A Fitness Tracker Shouldn’t Make You Feel Like Trash

A Fitness Tracker Shouldn’t Make You Feel Like Trash

I can’t figure out who, exactly, Amazon’s Halo Band is designed for. The screen-free band works in the background to track your activity and sleep, and it also has microphones to listen in on your conversations and analyze your tone. There is some appeal to a screen-free wearable that can cut down the distractions in your life while also giving you useful health data. Whoop does this well. But Halo Band is not a very good fitness tracker, and its two other flagship features require you to use your phone, rendering the screen-free thing pretty moot. And making you feel pretty awful in the process.

After a few weeks of wearing the Halo Band to track my sleep and activity, eavesdrop on my conversations, and measure my body fat, I have come to the conclusion that this is a fitness band for no one.
The $100 Halo Band has three flagship features: activity-tracking, tone analysis, and body fat measurements. I’ll dive into the latter two, which are bizarre at best and problematic at worst, in a minute, but first I wanted to figure out if Amazon’s first wearable was capable at its first job: monitoring movement and sleep.

The Halo Band reminds me of old Fitbits in that it’s designed to be totally unobtrusive. But where early generations of Fitbit bands excelled at tracking your heart rate and your activity without much intervention, Amazon’s wearable is so basic as to be almost useless. The band’s built-in optical heart rate sensor and accelerometer chug along in the background to log your exercise, so you don’t have to manually start a workout. But where Fitbit’s auto-tracking feature can differentiate between different types of workouts, Amazon’s band can only pinpoint whether you’re walking, running, or doing some generic activity that gets your heart rate pumping. It then scores that activity with points that are based on recommendations from the American Heart Association. Amazon says users should aim for 150 points per week. You’re supposed to experiment with activities, both on your own and using “labs” from third-party partners like Orangetheory Fitness or Aaptiv, to see which types of workouts score the most points.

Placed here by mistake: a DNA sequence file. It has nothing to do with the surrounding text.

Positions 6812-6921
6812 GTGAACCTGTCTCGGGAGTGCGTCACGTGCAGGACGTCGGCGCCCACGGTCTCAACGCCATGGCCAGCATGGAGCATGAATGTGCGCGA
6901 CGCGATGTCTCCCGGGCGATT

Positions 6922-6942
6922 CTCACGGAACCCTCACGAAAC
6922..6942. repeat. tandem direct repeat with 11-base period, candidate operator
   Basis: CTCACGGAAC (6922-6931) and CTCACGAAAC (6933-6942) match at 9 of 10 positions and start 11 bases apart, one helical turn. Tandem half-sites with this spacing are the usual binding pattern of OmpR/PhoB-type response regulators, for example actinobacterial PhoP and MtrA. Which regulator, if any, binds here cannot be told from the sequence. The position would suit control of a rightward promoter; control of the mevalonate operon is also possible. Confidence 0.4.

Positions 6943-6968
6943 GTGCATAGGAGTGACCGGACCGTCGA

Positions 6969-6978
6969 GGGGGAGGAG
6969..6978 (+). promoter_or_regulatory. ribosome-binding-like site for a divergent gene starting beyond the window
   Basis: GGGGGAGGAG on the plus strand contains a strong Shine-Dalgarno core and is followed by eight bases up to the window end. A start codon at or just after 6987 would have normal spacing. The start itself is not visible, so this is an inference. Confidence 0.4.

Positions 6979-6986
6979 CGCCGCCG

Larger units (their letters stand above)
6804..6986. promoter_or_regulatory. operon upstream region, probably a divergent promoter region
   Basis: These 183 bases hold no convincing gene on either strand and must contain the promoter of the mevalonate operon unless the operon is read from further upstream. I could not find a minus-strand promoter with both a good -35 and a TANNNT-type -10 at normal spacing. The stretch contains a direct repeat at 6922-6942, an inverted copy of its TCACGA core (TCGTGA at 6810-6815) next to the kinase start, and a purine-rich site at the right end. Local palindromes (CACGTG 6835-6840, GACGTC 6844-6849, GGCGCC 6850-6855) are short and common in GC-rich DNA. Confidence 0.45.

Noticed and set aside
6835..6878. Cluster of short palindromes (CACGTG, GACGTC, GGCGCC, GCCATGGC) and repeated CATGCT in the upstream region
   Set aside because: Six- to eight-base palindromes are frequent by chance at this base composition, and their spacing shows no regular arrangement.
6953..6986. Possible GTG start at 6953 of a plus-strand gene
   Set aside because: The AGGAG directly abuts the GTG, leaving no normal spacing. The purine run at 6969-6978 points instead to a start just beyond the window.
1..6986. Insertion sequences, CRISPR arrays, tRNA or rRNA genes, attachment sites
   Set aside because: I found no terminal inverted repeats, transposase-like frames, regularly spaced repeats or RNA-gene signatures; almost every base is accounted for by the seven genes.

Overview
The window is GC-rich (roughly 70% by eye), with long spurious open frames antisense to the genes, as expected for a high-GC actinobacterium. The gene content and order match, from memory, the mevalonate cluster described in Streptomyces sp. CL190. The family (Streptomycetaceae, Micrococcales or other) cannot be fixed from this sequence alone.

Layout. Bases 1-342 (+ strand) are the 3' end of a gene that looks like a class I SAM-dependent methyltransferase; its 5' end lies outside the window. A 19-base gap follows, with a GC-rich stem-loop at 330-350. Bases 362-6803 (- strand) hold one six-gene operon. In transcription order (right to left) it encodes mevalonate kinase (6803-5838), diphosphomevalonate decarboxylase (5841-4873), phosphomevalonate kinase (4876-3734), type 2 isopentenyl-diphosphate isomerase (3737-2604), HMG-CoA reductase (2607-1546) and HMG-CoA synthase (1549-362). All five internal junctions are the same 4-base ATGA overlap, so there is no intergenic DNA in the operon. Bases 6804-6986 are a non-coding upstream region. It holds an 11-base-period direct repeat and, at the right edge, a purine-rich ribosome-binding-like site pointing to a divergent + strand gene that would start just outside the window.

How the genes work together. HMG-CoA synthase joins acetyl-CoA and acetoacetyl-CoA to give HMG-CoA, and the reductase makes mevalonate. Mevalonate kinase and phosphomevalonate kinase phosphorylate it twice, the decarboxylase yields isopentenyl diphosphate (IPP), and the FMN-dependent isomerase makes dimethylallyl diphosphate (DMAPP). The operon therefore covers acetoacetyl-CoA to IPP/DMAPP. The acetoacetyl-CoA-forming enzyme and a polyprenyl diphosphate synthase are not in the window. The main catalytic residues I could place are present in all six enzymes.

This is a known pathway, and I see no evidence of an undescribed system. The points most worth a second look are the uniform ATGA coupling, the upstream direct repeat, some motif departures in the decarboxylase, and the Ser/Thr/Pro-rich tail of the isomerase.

The labs are essentially workout videos, which are fine to good depending on which partner is offering them. (I personally find Aaptiv’s audio-guided workouts pointless because I need to see poses demonstrated, but some people like them.) To boost your activity points, you can enroll in a program—say, a four-week yoga course—and receive reminders that you schedule ahead of time to actually take the classes. You can also choose workout classes a la carte, and filter by exercise types—cardio, outdoor, strength, and yoga—class length, or which service they’re offered on…Read more>>